When Cynthia Erivo was little, it seemed like Aretha Franklin was on the radio all the time. She remembers the name of the radio station (Magic FM) and the exact songs that seem to repeat themselves indefinitely: “Chain of Fools”; “Sisters do it for themselves”; “I knew you were waiting”; and “Until you get back to me (I’ll do that).”
Years later, as an adult, Erivo starred in the Broadway musical “The Color Purple” – a performance that should bring her a Tony Award. And there was Franklin, who personally announced her arrival after the show by singing the last line of Erivo’s great song to her.
“And I’m here,” Franklin sang. Erivo had no idea it would be her.
“That’s what I’ve got,” Erivo said in a phone interview Tuesday, years after the encounter and hours after she was nominated for an Emmy for her portrayal of Franklin on National Geographic’s Genius: Aretha.
“I met her again during the Kennedy Center Honors and she remembered me,” added Erivo of Franklin. “And I just thought, ‘Of all the people to remember, you remember me.'”
Erivo hopped on the phone on Tuesday for a quick chat that included a few short “musical interludes”. She talked about her portrayal of Franklin, what she learned about her by playing it, and the Emmy nod for the performance. These are edited excerpts from the conversation.
I am sorry if this is a frivolous way of asking, but Aretha means so much to so many people. Why on earth would you want to take the pressure off yourself to play such an iconic person?
I don’t think about the pressure at first. I think that will come later. I am always open to opportunities that arise, so I rarely question the universe. It was such a big deal to come to me, and the way it came was so random and strange that it felt like it was Kismet.
I was on a red carpet going to the Tonys, someone asked me to sing one of my favorite songs, I sang “Ain’t No Way” and then my agent said, “Hey, they want you to do that part?” It was just such a random, wild thing that it felt good. My gut said it felt right. And every step of the way it felt right.
It’s not that I take iconic roles for print. I take on people I might not really get to know and get to know. And I was interested in finding out who Aretha was as a person, as a person – and being able to do that because she felt it brought me closer.
There’s this tension on the show between the public Aretha and the private. And I wonder what you wanted to say the most about her?
July 13, 2021 at 11:06 a.m. ET
Most people know her as the already famous Queen of Soul – and not many people know how much work it took to get there; not just actual work, but personal, human work. It was a long time before she found out who she was as a person. And I think people forget that she did all of this while she was a mother – a young mother – and it took time.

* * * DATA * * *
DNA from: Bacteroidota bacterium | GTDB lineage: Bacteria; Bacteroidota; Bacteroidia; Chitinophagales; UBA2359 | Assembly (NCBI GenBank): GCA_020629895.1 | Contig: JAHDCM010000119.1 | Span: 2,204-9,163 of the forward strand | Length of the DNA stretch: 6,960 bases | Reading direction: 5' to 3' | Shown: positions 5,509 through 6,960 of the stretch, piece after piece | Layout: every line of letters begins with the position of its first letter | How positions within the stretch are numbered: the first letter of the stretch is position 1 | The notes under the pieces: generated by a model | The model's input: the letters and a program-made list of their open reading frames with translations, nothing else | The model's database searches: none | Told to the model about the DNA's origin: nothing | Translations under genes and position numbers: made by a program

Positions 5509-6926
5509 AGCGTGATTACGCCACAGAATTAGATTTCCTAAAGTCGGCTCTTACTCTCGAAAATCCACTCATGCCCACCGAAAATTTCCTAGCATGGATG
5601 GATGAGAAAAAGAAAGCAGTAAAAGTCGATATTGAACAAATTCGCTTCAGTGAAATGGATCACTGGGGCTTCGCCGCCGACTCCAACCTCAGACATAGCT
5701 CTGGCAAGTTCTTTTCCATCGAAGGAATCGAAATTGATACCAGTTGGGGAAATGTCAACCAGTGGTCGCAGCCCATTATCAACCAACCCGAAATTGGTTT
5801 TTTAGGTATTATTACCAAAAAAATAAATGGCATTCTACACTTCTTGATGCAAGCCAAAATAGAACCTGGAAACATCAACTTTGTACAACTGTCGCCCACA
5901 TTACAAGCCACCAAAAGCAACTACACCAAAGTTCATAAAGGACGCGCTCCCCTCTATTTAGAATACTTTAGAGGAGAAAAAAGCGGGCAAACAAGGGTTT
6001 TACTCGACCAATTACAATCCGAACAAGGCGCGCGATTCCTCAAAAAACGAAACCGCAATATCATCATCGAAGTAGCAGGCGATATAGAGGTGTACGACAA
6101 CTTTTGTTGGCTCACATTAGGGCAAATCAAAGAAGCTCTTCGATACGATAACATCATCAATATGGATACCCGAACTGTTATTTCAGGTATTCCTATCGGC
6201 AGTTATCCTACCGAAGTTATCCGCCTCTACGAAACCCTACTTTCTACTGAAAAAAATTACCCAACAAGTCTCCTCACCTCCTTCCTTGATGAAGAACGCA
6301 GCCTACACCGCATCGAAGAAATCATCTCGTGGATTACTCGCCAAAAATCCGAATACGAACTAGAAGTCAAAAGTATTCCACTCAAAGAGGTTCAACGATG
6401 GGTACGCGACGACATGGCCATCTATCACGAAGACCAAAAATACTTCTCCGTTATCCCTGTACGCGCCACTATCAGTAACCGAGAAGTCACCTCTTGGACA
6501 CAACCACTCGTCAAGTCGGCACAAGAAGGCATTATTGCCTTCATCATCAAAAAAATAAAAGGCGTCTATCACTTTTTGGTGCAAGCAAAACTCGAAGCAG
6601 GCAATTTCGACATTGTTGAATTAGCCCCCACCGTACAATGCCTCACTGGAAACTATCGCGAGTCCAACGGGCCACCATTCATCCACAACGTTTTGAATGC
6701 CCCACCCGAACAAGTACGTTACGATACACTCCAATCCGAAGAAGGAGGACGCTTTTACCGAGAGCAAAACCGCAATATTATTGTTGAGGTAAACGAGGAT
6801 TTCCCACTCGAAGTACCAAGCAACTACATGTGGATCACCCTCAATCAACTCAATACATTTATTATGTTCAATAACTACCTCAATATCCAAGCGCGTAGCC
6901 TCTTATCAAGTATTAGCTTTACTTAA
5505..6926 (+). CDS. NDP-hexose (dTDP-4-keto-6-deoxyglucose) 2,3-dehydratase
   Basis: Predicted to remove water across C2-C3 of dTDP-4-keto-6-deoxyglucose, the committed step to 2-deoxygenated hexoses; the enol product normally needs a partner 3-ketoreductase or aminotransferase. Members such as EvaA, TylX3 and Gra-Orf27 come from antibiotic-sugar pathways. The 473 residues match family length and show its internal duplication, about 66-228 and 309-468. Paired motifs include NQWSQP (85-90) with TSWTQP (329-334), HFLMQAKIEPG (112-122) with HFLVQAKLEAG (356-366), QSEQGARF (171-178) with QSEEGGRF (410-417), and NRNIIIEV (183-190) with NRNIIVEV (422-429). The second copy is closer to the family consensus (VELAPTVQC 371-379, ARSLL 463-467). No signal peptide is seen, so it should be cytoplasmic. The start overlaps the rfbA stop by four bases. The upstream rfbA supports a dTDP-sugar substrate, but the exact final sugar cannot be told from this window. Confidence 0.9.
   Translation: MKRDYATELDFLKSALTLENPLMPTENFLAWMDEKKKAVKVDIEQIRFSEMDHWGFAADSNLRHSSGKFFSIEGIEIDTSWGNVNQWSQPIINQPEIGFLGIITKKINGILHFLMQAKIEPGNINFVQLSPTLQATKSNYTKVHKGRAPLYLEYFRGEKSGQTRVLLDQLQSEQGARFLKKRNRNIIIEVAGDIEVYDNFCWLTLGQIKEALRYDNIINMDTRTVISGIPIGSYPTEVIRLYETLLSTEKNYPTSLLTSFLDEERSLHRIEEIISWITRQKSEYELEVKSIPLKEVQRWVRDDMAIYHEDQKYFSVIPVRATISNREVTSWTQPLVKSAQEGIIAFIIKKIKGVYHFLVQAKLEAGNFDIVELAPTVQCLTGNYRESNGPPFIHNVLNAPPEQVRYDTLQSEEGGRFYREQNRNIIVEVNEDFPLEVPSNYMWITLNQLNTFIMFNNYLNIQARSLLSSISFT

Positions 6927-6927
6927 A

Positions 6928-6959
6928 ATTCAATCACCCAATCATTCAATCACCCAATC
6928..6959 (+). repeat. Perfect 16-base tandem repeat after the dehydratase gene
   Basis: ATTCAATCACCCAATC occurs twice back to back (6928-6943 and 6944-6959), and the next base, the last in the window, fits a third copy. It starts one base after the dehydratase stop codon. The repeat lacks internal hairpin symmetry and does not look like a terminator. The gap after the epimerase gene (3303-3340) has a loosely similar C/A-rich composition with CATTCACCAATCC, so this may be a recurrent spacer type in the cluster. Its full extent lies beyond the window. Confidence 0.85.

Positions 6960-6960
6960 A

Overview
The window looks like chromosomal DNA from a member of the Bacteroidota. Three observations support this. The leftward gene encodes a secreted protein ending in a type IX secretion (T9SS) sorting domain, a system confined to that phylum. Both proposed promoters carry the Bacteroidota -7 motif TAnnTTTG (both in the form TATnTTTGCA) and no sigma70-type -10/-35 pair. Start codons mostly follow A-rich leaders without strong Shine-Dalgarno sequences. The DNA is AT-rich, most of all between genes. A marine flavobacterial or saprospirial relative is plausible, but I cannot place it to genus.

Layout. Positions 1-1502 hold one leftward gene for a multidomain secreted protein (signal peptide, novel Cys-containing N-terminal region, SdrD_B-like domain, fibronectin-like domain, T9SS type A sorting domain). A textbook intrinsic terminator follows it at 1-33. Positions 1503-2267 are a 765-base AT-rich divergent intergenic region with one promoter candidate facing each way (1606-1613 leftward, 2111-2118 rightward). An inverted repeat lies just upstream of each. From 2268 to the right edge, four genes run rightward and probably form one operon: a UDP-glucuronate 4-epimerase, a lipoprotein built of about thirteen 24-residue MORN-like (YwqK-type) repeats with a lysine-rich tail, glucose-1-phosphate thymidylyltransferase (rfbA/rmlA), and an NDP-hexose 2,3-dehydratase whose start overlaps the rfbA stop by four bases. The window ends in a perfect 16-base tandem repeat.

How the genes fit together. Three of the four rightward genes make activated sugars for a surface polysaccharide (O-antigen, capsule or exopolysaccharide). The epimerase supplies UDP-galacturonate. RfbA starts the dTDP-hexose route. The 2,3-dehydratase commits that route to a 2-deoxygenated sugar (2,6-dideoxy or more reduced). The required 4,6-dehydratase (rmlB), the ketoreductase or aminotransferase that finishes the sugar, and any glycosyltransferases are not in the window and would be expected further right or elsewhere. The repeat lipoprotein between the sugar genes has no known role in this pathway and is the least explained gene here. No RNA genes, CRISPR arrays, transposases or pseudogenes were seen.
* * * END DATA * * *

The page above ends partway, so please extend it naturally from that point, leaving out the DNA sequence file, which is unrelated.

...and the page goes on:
I think there is something special about someone who tries over and over and they have tried over and over, kept evolving, even when they didn’t work out. There have been 15 to 20 years in which it just didn’t work. And for some reason she kept the belief, she kept the trust and belief in herself and went on and found her sound, found out who she was.
There is such a wonderful human evolution that I think people don’t realize is the power behind their music.
Obviously, music is such a big part of it. What part of Aretha did you discover in music? What role did music play for you in this whole process?
I know it sounds clichéd, but music and songwriting and singing is storytelling. For Aretha, it was storytelling for her because she didn’t reveal much about herself to anyone. But I think if you go back and listen to these songs and put them where they were sung and when they were set, they give away something about who she is.
I think one of my favorite performances is when she sings “Amazing Grace”. If you just look carefully, she was standing next to James Cleveland and James Cleveland is holding her hand. And at some point it is as if she is fleeing. And when she comes out, all of that falls away. When she sings we look through the window – we see who she is and the window closes almost automatically when she stops. And there is something very special about how she can communicate with music. And that’s what I had to find from her.
There was a song called “Never Grow Old” that I had to learn first because it had no time signature and she was leading the vocals playing the piano. So there is no tempo, no beginning, no guidance. Your vote is free.
The text reads: I’ve heard of a country on the distant beach
And she sings: I’ve heard of a country on a distant, distant beach
Why should she have to repeat the word “far”? It does, and it makes you understand that this is not just a car or plane ride away, it’s a place we can’t even imagine existed, but it does.
This is a fucking category that you were nominated in. And that’s a bit cheesy, but have you ever had time to process what this nomination means to you?
It’s wild and crazy. And it still comes in waves. I think the most amazing thing is to be nominated again with Michaela (Coel). Michaela and I have known each other for a long time. We really went through it. And I’m so happy to be able to share this category with her and these wonderful women: With Anya (Taylor-Joy), with Elizabeth (Olsen), with Kate (Winslet). I mean, Kate Winslet. Come on. I have definitely seen “Titanic” a million times at this point and Rose is tattooed firmly on my brain. So the idea that I could be in a category with these incredible women is incredible and a dream comes true.
And for that – to have it for just that – is just great because it means that it’s not just a celebration of my work, but a celebration of what Aretha has released in the world. And that’s more than I could ever ask for.